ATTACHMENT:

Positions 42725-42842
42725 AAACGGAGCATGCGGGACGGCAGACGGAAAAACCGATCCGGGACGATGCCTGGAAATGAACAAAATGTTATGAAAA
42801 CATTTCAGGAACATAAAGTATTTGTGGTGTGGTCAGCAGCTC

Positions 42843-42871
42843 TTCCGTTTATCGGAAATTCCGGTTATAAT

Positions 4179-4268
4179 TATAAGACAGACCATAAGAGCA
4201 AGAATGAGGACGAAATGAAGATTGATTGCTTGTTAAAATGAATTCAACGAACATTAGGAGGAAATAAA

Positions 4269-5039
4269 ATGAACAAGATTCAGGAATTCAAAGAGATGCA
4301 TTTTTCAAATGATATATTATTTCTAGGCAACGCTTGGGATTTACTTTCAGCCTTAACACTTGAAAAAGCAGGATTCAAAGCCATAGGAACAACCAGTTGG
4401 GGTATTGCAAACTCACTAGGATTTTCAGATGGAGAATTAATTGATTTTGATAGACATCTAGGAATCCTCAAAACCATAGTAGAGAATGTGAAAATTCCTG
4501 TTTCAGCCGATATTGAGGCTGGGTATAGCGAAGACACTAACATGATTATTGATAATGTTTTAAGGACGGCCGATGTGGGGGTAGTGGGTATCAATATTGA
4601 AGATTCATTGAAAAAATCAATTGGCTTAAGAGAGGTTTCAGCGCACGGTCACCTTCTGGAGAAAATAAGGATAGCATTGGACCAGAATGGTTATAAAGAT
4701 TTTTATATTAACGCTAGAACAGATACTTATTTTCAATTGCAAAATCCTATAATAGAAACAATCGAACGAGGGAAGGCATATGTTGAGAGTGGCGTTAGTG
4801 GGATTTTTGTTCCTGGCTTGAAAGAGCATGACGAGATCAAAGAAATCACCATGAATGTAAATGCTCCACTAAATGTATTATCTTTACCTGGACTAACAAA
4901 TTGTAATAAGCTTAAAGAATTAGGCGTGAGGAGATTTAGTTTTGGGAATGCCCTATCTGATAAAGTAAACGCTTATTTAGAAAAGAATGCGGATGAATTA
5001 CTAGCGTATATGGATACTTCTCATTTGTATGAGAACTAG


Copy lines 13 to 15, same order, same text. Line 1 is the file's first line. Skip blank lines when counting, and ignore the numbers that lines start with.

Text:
4501 TTTCAGCCGATATTGAGGCTGGGTATAGCGAAGACACTAACATGATTATTGATAATGTTTTAAGGACGGCCGATGTGGGGGTAGTGGGTATCAATATTGA
4601 AGATTCATTGAAAAAATCAATTGGCTTAAGAGAGGTTTCAGCGCACGGTCACCTTCTGGAGAAAATAAGGATAGCATTGGACCAGAATGGTTATAAAGAT
4701 TTTTATATTAACGCTAGAACAGATACTTATTTTCAATTGCAAAATCCTATAATAGAAACAATCGAACGAGGGAAGGCATATGTTGAGAGTGGCGTTAGTG